Low dietary intake of omega-3 fats from fish has been associated with increased anger, aggression, and depression in some people – taking EPA/DHA supplements (EPA and DHA are the two key fatty acids in fish) can reduce these effects. A study done at the New York Veterans Administration hospital by Buydens-Branchey and colleagues (2000) found that in male outpatients who had aggressive behavior and substance abuse, a daily 3-gram dose of fish-oil supplements (containing 2,250 milligrams of EPA and 500 milligrams of DHA) reduced anger scores significantly, compared to a placebo. Because anger and aggression equate to high cortisol levels, this study confirms the benefits of omega-3 supplementation in reducing cortisol elevation.
Researchers in Japan (Hamazaki and Itomura 2000) showed a decreased norepinephrine concentration (31 percent less) in students given 1.5 grams of DHA during the week of an exam. They also showed a marked reduction in measures of hostility (72 percent less) in students on EPA supplementation compared to controls, when faced with the stress from final exams. (Norepinephrine, the acute stress hormone of the autonomic nervous system and the midbrain, will eventually lead to higher cortisol levels when chronically elevated.)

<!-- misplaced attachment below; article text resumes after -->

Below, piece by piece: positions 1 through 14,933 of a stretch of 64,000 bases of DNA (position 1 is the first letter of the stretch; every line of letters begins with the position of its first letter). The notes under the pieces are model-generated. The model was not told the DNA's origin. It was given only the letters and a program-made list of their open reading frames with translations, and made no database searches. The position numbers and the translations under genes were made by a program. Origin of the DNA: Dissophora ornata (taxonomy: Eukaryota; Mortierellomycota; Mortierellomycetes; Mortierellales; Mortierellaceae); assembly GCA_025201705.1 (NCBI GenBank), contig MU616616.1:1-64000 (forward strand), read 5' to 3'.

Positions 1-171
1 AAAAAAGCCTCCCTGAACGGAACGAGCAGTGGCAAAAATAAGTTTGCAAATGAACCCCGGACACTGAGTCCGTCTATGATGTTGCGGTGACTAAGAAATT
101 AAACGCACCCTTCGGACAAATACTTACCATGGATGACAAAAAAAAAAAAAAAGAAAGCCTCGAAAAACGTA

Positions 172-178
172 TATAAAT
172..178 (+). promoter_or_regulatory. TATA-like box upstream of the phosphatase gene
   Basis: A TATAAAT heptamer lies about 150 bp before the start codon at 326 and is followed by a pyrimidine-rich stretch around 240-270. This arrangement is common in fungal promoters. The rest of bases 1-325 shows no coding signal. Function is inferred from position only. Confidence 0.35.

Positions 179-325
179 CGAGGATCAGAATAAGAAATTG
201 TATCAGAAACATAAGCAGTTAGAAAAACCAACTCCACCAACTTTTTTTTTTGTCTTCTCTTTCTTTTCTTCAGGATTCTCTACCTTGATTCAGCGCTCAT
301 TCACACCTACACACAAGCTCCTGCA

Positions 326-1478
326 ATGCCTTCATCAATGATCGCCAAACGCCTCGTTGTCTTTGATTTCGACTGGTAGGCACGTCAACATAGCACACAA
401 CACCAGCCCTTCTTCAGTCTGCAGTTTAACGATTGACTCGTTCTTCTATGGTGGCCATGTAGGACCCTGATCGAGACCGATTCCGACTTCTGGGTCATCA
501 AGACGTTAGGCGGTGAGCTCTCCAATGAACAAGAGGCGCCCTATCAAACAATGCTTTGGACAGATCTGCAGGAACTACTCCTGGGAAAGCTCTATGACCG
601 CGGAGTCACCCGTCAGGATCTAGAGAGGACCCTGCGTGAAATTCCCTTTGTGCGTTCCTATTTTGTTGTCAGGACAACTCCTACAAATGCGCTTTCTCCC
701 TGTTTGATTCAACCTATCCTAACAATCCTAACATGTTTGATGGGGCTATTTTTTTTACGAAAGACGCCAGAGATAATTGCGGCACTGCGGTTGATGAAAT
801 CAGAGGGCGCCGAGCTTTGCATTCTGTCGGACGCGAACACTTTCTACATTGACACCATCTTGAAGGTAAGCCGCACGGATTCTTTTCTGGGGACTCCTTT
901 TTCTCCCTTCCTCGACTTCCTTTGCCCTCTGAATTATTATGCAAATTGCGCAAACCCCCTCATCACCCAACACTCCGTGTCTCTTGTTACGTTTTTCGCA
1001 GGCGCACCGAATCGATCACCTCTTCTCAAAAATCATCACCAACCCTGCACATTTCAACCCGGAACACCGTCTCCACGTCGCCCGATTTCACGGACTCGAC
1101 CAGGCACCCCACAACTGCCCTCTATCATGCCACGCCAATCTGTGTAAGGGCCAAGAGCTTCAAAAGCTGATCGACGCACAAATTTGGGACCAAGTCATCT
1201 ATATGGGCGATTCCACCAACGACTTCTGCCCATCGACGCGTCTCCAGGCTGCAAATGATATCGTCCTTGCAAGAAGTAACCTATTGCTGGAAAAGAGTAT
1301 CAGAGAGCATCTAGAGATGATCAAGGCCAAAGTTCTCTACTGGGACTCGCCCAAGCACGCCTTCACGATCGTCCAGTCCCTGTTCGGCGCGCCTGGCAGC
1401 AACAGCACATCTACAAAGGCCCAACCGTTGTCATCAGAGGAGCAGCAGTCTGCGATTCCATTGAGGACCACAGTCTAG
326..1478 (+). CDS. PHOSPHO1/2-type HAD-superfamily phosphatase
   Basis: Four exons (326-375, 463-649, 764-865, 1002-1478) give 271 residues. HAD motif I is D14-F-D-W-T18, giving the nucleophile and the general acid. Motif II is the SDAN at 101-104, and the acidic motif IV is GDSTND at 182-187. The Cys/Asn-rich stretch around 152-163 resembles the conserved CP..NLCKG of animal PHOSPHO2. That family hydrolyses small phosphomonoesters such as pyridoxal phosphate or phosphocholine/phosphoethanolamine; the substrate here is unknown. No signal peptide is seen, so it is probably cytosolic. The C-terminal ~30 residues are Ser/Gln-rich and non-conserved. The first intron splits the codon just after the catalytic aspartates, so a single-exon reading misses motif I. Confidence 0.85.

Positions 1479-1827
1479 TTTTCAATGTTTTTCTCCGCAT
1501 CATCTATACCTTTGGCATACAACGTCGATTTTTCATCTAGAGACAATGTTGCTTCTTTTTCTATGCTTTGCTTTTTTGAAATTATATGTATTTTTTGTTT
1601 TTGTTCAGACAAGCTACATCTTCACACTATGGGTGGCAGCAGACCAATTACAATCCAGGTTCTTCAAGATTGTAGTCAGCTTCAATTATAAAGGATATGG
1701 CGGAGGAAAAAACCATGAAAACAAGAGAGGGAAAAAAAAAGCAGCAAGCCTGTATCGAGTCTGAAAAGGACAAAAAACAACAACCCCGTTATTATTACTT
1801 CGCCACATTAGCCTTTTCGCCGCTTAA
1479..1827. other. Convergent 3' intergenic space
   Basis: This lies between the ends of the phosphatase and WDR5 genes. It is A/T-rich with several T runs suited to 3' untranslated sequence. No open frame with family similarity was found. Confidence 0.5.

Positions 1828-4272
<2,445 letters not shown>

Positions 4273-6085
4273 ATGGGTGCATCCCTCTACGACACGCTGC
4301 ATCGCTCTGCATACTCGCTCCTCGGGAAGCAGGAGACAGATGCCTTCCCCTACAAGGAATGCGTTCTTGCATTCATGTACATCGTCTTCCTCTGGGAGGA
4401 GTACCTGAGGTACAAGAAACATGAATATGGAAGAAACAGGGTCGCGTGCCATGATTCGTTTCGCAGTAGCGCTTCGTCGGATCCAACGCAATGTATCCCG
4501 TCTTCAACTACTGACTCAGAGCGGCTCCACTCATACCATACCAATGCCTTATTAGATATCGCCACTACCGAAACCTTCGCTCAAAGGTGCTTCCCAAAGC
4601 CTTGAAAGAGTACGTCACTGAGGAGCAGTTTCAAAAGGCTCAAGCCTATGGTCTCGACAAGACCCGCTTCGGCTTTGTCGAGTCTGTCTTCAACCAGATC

In 2010, Noreen and colleagues showed that EPA/DHA can blunt the increase in cortisol found after intense exercise. They studied forty-four men and women, who were put on either 4 grams of EPA/DHA (providing 1,660 milligrams of EPA and 800 milligrams of DHA) or 4 grams of safflower oil. After six weeks of treatment, there was a significant decrease in cortisol and fat mass, and an increase in fat-free mass in the group on EPA/DHA. This study showed the benefit of lowering cortisol in terms of reducing fat mass and losing weight. The proposed mechanism of lowering cortisol is through reduction of the inflammatory cytokine IL-6, which can stimulate the hypothalamic-pituitary-adrenal axis independent of CRH. Controlling inflammation is a critical goal in managing weight and reducing excess cortisol.
Connections between stress and healthy fats